Defining Intellectual Property

If you were to create something that was an original idea of yours and you considered putting it under protection, you would need to take into consideration whether it is intellectual or industrial property and whether or not there is a difference between the two?

What is intellectual property? Intellectual property is a blanket term for a variety of intangible materials created using one’s intellect: inventions as well as literary and artistic works, or symbols, names and images used to represent a business.

It can be divided into two categories: Industrial Property and Copyright

Industrial Property: Unlike copyright, which is related to the simple creation of a product, this property needs to be registered in the Patent and Trademark Office. If it is not used or renewed within relatively short periods of time, this may result in the owners losing their rights to them. They have a purely commercial use.

Industrial property includes: patents, trademarks, industrial designs and geographical indications.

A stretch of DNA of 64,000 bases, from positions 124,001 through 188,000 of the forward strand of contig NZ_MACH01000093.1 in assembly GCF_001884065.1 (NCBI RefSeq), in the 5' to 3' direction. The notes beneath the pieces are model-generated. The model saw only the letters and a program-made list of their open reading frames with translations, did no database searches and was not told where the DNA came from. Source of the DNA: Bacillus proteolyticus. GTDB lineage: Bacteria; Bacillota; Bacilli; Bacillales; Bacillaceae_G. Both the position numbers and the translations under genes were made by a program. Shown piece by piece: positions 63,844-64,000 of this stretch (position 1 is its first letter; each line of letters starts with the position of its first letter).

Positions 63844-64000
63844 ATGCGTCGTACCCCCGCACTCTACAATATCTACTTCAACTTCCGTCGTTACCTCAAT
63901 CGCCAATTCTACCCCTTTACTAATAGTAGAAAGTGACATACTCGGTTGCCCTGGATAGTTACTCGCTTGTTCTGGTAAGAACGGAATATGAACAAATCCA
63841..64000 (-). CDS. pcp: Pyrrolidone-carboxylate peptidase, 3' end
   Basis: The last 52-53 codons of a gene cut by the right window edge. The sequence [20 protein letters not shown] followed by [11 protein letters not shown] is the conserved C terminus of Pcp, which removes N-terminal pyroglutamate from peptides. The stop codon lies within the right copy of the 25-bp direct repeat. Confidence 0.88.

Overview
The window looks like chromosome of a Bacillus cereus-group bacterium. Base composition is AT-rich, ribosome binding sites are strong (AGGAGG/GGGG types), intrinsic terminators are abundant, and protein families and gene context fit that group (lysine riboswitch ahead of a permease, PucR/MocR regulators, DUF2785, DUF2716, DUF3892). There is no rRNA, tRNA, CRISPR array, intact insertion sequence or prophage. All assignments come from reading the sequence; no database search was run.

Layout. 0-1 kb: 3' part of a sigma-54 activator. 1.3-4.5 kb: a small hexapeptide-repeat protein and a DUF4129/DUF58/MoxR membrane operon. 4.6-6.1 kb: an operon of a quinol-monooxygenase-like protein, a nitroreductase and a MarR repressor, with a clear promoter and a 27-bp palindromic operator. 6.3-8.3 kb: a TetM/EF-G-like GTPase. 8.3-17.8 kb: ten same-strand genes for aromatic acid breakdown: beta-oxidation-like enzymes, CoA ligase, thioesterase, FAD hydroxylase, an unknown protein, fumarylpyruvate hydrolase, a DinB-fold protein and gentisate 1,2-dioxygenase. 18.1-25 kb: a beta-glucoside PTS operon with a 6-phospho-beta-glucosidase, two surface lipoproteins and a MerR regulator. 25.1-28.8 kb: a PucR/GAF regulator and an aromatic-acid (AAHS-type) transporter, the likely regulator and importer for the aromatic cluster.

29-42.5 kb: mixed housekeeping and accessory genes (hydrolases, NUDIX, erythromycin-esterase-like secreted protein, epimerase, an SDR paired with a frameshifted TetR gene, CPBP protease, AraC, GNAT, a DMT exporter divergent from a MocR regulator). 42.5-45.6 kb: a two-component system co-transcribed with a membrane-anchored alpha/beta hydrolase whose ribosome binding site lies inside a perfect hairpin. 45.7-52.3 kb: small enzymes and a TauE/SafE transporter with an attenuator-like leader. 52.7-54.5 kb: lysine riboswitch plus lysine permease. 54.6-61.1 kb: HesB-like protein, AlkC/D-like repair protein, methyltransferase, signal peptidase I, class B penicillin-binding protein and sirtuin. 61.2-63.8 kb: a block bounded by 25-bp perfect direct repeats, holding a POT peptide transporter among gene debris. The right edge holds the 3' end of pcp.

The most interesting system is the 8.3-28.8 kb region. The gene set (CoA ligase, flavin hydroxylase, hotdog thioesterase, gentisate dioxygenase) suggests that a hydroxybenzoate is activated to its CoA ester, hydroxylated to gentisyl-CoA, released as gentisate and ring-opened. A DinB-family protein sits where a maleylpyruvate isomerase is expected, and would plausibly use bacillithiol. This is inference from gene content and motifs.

Patents authorise the title holder to decide if the invention can be used by third parties and how they can use it.

A trademark is a sign that distinguishes the goods or services of one company from those of another.

An industrial design is an industrial drawing or model which constitutes the aesthetic and ornamental aspect of the product. It can be three-dimensional or two-dimensional.

Geographical indications are signs used for goods that have a specific geographical origin, whose characteristics or reputation are related intrinsically with its place of origin.

Copyright: This includes literary works (novels, poems or plays), films, music, architectural designs and other artistic works such as drawings, paintings, photographs and sculptures. That way, unlike industrial property, copyright is related to the protection of creations that express the author’s personality, that is, those that cannot be produced through mass production.

Copyright also includes moral and patrimonial rights.

Moral rights are generally recognised in civil law jurisdictions and in some common law jurisdictions. They include aspects like the right of attribution, the right to have work published anonymously or with a pseudonym, and the right to the integrity of the work.

On the contrary, patrimonial rights are those liable to have an economic value and they are usually associated with Copyright.

 

Intellectual Property

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